Pamstereogram User Manual

Section: Misc. Reference Manual Pages (0)
Updated: 6 January 2006
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NAME

pamstereogram - create a single-image stereogram from a PAM height map

 

SYNOPSIS

pamstereogram [-help] [-verbose] [-blackandwhite | -grayscale | -color] [-maxval=value] [-patfile=pamfile] [-xshift=pixels] [-yshift=pixels] [-magnifypat=scale] [-guidesize=pixels] [-dpi=resolution] [-crosseyed] [-makemask] [-eyesep=inches] [-depth=fraction] [-randomseed=integer [infile]

You may use either single or double hyphens to denote options. You may use either whitespace or an equals sign to separate an option name from its value.

 

DESCRIPTION

This program is part of Netpbm(1).

pamstereogram inputs a height map (a map of the distances from your eye of the points in a scene) and outputs a single-image stereogram (SIS). A SIS is a 2-D image specially designed to appear three dimensional when viewed with relaxed, slightly unfocused eyes. What's exciting about single-image stereograms is that they don't require special glasses to view, although it does require a bit of practice to train your eyes to unfocus properly. The pamstereogram program provides a wealth of control over how the stereogram is generated, including the following:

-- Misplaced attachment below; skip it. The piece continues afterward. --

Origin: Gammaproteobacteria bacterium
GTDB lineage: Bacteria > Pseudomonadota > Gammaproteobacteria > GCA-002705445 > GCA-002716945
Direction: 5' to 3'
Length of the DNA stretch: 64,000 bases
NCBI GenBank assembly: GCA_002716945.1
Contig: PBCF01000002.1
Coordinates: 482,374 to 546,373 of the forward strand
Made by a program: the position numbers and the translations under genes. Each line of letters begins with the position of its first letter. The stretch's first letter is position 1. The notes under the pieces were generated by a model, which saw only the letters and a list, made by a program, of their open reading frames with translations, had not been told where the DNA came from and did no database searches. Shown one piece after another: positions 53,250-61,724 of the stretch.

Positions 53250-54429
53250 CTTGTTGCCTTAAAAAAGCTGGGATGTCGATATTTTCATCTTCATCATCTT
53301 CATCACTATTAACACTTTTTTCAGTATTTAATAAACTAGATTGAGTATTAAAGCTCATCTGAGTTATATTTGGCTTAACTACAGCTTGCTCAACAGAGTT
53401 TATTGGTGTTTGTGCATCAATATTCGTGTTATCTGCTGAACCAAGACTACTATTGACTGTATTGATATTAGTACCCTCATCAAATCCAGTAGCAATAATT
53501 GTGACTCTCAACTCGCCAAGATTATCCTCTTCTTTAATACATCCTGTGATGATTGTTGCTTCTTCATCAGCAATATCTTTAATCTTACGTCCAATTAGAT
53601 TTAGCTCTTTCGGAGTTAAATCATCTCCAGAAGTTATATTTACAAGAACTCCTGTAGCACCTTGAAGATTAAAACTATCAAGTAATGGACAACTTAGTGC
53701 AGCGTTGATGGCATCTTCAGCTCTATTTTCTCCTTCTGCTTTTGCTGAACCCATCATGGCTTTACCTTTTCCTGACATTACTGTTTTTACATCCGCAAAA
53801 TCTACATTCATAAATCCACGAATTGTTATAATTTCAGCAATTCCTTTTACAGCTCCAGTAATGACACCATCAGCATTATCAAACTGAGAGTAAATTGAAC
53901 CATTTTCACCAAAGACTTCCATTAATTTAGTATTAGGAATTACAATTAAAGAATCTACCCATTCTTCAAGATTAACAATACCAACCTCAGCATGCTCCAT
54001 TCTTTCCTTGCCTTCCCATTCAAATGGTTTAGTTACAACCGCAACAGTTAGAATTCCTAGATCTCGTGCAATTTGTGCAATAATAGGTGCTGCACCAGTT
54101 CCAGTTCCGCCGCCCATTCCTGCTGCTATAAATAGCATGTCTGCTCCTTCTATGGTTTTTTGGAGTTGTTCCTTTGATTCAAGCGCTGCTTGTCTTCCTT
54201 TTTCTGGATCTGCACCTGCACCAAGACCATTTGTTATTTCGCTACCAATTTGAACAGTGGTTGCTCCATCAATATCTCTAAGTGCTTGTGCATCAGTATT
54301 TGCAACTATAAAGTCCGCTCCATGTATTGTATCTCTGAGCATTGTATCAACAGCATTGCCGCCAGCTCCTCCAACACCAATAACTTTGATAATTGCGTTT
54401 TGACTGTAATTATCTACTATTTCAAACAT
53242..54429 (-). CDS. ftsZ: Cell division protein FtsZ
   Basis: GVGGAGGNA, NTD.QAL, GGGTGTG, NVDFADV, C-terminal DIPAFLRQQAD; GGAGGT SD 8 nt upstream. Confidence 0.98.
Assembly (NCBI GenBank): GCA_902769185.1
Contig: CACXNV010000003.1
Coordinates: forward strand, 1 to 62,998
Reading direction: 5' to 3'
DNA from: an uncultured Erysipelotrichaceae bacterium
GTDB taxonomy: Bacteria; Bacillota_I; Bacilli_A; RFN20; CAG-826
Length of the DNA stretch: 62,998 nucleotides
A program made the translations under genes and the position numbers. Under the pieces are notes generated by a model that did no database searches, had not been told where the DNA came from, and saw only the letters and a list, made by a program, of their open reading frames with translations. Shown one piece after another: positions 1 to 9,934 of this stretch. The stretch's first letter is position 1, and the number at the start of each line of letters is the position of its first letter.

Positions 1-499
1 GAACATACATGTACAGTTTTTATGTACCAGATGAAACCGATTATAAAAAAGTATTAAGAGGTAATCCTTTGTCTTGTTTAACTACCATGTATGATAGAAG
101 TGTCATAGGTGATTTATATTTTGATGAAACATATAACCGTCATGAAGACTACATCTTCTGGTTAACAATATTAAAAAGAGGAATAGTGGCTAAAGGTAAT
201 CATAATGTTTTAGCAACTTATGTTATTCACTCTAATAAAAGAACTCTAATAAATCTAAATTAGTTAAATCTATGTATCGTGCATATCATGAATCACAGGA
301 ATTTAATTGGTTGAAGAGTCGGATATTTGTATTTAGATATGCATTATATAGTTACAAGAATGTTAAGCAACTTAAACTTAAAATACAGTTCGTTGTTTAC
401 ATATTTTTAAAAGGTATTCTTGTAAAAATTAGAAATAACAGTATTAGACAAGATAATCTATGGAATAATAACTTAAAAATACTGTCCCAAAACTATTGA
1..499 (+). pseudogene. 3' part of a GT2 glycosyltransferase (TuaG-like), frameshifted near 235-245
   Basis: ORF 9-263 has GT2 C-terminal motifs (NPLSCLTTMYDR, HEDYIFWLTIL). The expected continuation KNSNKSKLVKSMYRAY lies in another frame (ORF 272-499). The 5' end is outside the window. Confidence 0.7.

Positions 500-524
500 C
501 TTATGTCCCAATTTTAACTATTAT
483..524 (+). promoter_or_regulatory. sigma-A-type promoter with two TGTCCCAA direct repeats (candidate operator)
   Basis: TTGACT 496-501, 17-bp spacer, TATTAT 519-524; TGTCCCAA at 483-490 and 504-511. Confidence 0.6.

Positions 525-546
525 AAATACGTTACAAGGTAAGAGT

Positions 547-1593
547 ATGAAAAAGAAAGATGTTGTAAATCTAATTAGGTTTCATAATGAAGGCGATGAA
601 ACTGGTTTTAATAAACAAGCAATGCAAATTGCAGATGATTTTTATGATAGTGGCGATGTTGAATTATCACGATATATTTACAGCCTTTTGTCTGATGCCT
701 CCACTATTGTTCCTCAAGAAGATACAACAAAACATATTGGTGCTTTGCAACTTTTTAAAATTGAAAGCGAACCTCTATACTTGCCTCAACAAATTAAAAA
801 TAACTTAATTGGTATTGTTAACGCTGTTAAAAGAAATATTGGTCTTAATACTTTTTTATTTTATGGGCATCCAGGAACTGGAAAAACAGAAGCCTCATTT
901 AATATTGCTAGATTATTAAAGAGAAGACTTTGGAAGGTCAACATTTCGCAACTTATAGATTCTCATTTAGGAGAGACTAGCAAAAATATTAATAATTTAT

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black and white, grayscale, or color output

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single-image random-dot stereograms (SIRDS) or single-image stereograms (SIS) using a tiled image

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images targeting a given device resolution and eye separation

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optional guide boxes to assist in focusing

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the ability to trade off depth levels for easier viewing

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choice of wall-eyed or cross-eyed stereograms

The output is a PAM image on standard output. Options control the exact format of the PAM. If you want a PNM (PBM, PGM, or PPM) image, use pamtopnm on the output. There is no need to convert if you will use the image as input to a current Netpbm program, but many other programs don't know what a PAM is.